I can forget my love libraries because I so often find myself working in them. I can momentarily lose the sense of wonder.
Monday, however, I found myself enraptured again with the idea of the library. Meandering around Bryant Park, one of my favorite spaces in Manhattan, I stumbled upon their outdoor Reading Room. I pursued the magazines (Self, People, Lucky) and newspapers, hanging on their beautiful wooden rods with little interest until finding a bookshelf of classics.
I settled on Seneca, Roman tutor to the young Nero, and author of a variety of dialogues on practical philosophy. Having just returned from a visit to the Forum in Rome earlier this June, I was curious about the variety of of thoughts that space inspired. Here’s the line that finally sold me on the book,
“Here the Stoic philosopher outlines his thoughts on how to live in a troubled world.”
Yes, that’s what we need, something practical that acknowledges the challenging landscape in which we find ourselves.
I found a chair that allowed me to both watch folks settle on the lawn in preparation for the film showing at sunset and view the top 10 floors of the Empire State Building..I settled into his fascinating chapter on Anger that I will share with you now.
Surprisingly, Seneca sounded far more like a modern day psychiatrist than an ancient roman musing on daily life.
Oh, he knew anger so well. He remarks how anger is one of those few passions that ignites in a moment versus over time, unlike greed or sloth that can embed slowly in our experience.
Anger erupts and often works to destroy the beholder.
I think sex can be the same way, but he steered clear of that one. It’s an important omission because sex seems to have within it a destructive force that somehow creates life. Anger does not seem to create the same life- it seems to destroy.
He disagrees with Aristotle that anger ought to be cut out of our experience. I would agree with Seneca here. Anger fueled so many liberations and revolutions- it helps us set new standards and not put up with poor treatment in our personal as well as political lives.
Seneca thinks, however, that we would benefit from managing our anger better. I would agree with this one too.
We can feel so powerful when we are angry. So inebriated with our own righteousness and self-importance that thoughts of patience, kindness, and consequences seem remote and even inaccessible. In anger, we can take down our own house.
Orwell demonstrates this in his “Two Minutes of Hate” scene in 1984. He talked about how people could, within 30 seconds, experience “a hideous ecstasy of fear and vindictiveness, a desire to kill, to torture, to smash faces with a sledgehammer…”
Then he noted how quickly the target of that rage could be turned,
“And yet that rage that one felt was abstract, undirected emotion which could be switched from one object to another like the flame of a blowlamp.”
This I believe is one of our most valuable lessons for conflict. People's rage can be directed by leaders...think of Troy. 50,000 Greeks leaving their families to cross the Aegean Sea just satisfy their king's greedy desire to take Troy. The kings and military leaders ignite the rage and direct it.
People were pawns and in many ways still are.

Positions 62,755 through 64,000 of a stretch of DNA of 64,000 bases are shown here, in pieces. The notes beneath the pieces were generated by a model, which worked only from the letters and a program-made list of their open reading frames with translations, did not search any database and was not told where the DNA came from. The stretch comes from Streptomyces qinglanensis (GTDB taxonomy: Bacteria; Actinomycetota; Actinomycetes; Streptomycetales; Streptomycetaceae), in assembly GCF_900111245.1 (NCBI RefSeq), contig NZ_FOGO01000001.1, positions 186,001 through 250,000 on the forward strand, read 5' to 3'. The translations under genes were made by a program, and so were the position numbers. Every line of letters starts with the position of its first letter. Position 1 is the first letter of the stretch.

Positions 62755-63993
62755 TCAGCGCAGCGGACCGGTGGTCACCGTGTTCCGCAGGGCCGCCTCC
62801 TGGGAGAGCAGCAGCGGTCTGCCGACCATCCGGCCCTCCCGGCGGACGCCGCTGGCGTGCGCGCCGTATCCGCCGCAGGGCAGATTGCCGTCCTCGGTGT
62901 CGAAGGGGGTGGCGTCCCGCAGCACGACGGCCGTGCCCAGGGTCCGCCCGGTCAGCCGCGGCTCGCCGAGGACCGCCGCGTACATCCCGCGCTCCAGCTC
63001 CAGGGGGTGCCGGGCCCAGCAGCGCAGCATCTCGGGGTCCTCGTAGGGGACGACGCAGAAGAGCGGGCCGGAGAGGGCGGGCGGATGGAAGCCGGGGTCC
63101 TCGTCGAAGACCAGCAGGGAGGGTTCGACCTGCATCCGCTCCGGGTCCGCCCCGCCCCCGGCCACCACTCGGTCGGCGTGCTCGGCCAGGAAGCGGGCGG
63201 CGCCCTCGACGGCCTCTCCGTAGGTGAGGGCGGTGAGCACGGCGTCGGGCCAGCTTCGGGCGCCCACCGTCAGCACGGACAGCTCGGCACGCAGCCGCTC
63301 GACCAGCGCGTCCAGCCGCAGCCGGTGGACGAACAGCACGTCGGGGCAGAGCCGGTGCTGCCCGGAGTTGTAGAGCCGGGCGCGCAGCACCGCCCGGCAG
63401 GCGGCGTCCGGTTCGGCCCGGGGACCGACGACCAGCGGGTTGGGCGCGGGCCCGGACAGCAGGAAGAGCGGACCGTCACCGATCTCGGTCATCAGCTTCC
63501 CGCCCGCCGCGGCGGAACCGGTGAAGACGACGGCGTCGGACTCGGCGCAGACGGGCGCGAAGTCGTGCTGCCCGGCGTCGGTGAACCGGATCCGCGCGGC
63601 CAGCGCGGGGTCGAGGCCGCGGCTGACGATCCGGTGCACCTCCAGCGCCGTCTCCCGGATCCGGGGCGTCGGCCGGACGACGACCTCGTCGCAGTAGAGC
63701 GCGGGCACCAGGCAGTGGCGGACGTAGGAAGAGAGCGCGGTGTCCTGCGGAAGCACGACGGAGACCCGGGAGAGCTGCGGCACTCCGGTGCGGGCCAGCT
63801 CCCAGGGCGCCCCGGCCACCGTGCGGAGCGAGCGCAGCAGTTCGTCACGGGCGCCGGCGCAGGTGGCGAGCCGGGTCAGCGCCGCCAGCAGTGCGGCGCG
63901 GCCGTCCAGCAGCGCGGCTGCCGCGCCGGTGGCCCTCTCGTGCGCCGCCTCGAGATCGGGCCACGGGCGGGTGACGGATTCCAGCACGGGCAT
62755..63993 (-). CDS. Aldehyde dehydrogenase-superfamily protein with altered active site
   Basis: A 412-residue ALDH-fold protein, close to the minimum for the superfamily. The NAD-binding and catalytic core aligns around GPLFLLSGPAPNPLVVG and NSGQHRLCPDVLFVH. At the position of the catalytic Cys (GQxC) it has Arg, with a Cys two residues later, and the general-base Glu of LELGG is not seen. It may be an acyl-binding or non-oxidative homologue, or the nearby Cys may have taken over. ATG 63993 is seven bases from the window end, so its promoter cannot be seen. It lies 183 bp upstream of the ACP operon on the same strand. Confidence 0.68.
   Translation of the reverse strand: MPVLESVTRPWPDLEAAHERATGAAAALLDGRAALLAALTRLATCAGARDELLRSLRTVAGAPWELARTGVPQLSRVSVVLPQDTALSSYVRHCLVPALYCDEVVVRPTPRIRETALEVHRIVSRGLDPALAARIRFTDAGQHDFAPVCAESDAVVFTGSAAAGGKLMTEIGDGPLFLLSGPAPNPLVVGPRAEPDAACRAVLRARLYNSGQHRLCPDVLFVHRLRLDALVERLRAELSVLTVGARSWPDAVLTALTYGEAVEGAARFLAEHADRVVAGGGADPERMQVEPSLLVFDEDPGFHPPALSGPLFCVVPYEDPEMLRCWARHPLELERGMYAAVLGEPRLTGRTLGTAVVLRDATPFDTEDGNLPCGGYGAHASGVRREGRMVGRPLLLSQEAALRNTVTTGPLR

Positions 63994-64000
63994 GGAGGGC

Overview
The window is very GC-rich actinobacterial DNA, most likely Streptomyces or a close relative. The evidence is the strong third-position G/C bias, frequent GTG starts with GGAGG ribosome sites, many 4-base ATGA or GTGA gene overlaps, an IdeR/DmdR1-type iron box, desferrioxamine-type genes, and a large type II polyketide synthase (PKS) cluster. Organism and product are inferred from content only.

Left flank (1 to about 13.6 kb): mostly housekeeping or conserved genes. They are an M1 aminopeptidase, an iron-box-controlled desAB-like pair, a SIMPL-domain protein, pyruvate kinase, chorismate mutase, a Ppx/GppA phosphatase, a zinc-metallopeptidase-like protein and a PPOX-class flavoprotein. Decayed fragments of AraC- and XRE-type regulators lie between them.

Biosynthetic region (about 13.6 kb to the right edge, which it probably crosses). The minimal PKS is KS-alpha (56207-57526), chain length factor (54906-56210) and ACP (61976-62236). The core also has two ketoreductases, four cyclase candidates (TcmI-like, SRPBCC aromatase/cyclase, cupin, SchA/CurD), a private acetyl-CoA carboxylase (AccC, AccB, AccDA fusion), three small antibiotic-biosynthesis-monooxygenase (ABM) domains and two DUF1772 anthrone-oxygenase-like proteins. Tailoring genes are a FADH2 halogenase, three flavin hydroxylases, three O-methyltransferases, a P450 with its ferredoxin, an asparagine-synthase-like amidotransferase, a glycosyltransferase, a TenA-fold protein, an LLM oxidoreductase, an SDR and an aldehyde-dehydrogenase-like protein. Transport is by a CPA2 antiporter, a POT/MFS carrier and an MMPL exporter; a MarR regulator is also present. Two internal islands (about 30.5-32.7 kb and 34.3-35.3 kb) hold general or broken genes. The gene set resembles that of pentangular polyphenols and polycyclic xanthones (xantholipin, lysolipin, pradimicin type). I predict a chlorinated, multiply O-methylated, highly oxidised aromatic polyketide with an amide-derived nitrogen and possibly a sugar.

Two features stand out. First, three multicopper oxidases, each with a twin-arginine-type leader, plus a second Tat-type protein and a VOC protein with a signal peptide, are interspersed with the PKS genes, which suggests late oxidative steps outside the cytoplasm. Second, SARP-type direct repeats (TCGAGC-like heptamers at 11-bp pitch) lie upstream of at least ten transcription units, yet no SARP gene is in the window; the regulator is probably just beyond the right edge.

Next time you are angry, consider what or who might benefit from your rage? rarely, will it be you.
For personal anger, Seneca offers a solution. His solution does not eliminating the cause of anger, rather addresses what to do when anger appears….It’s a sensible solution, one that can save us weeks of trying to “fix” things after we’ve let our rage have center stage.
Just wait it out.
“No one keeps himself waiting when the greatest cure for anger is to wait, so that the initial passions anger engenders may die down, and the fog that shrouds the mind subsides, or becomes less thick. Some of the affronts that were sweeping you off your feet will lose their edge in an hour, not just in a day or disappear all together.”
Anger and the Body
Here's a take on Anger by modern day psychiatrist, Dr. Brian Weiss, supporting Seneca's claim from a physiological perspective. Anger does not serve us.
Weiss says anger creates "damaging chemicals in our body that adversely affect our stomach lining, our blood pressure, the blood vessels of the heart and head, our endocrine glands, our immune system and so on."
He also points out that our TV programs and movies glorify anger...serving up angry people as role models. Captain Kirk in Star Trek never had a happy day. The anger is often positioned as "righteous" and therefore permissible and even admirable. Regardless of how anger is portrayed around us, it rarely serves our physiology, our relationships or our larger goals. It can be manipulated by those more in control of themselves. I really don't like the idea of being a tornado that someone or something else directs.
One caveat here on anger. I have found, through my coach trainings on how to help people have breakthroughs that anger can be used as a force to change behavior. For example, you get so angry about your weight you say angrily, "that's it, no more. I am taking my power back and deciding to be in charge." This turning point often arrived at with anger can get someone who has been smoking for 20 years to go cold turkey. This would be guiding the tornado into some useful activity. Getting fed up with a bad relationship, unhappy work environment, or a health condition can be used as the momentum for true change.
But we have to know the difference between self-righteous anger and anger that has the power to change our lives for the better.
Orwell, George. 1984 (Signet Classics). Signet Book, n.d.
Seneca, Lucius Annaeus. Dialogues and Letters. London; New York: Penguin Books, 1997.
Weiss, Brian L. Messages from the Masters: Tapping into the Power of Love. New York: Warner Books, 2001.